New Delhi, Aug 18 : Ahead of the Nuclear Suppliers Group (NSG) meeting in Vienna, National Security Adviser M.K. Narayanan is to chair a high-level meeting today to decide on the strategies to be followed by India on August 21 and 22.
The NSG's plenary session is expected to discuss the possibility of granting India an exemption from its restrictive export rules. India is standing by its "excellent non-proliferation record" and will seek to allay any fears or doubts that the NSG might have about having nuclear commerce with it.
Germany, the NSG's current chair, has asked India to take the floor at the NSG meeting on August 21 to brief its members about the country's non-proliferation commitments and policies.
India is quite apprehensive as the 45-member NSG is not offering full-fledged membership to it. It is also concerned that the briefing to the plenary session is bound to lead to questions and requests from participating governments for clarifications about Indian policy and the language of the proposed NSG waiver.
India wants to be clear about the precise parameters and protocols of any briefing session so as to avoid being confronted at the plenary with demands for changes to the draft exemption. It expects the NSG to approve the exemption "without any change to the draft that was circulated to them recently."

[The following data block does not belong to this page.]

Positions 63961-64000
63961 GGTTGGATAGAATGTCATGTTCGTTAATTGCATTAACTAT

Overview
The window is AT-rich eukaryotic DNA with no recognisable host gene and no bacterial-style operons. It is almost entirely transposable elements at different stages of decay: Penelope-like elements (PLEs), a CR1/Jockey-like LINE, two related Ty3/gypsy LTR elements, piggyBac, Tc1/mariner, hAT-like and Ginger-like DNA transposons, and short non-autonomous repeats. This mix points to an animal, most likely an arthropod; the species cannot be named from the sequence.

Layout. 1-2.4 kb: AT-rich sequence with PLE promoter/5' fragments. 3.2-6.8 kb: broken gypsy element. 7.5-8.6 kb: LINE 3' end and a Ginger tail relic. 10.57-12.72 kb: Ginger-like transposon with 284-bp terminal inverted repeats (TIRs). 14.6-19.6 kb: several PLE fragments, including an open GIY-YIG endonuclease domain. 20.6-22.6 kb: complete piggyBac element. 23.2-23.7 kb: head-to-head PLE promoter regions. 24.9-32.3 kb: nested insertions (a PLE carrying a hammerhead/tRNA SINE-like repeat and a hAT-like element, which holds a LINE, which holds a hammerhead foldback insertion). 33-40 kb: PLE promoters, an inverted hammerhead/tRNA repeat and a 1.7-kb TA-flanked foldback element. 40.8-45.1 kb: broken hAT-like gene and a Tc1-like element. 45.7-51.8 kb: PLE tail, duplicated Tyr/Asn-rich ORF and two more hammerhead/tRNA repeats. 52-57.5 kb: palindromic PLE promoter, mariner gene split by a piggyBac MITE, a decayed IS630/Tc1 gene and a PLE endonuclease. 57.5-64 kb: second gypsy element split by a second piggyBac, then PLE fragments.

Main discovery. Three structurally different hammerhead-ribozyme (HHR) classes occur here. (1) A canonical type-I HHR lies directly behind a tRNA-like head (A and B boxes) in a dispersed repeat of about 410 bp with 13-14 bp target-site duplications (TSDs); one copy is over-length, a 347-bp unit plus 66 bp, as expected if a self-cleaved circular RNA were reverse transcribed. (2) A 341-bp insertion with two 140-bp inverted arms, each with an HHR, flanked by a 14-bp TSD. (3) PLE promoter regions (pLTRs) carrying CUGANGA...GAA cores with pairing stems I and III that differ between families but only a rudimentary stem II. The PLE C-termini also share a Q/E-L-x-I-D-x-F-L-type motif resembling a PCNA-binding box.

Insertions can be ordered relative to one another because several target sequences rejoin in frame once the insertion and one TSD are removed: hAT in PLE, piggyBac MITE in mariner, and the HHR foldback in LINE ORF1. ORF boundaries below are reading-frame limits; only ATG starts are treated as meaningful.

Foreign Secretary Shiv Shankar Menon will lead a high-level team later this week at a formal meeting with the NSG troika of Germany, South Africa and Hungary. CThe team includes the Prime Minister's Special Envoy, Shyam Saran, the Department of Atomic Energy (DAE)'s R.B. Grover and D.B. Venkatesh Varma from the Indian mission in Geneva.
Meanwhile, the Bush Administration has stepped up its efforts to expedite the implementation of the US-India civil nuclear deal by getting it cleared by the NSG before it heads to the US Congress for a vote.
The approval of the India Specific Safeguards pact by the International Atomic Energy Agency has paved the way for the NSG meetings.
The Indo-US civilian nuclear deal aims to lift a three-decade ban on the sale of U.S. nuclear fuel and reactors to India, imposed after it conducted a nuclear test in 1974, while staying out of international non-proliferation agreements.
Once formalised, the deal would give India access to U.S. nuclear fuel and equipment for the first time in 30 years, even though New Delhi has tested nuclear weapons and has refused to join non-proliferation agreements.
Three steps are required to operationalise the deal namely, safeguards agreement with the IAEA, amendment in the 45-member Nuclear Suppliers Group's charter and the passing of the 123-agreement by the US Congress.
The nuke deal, which has been clouded in controversy but gives India access to the U.S. nuclear fuel and technology, is potentially worth billions of dollars to the U.S. and European nuclear supplier companies and would give India more energy alternatives to drive its development.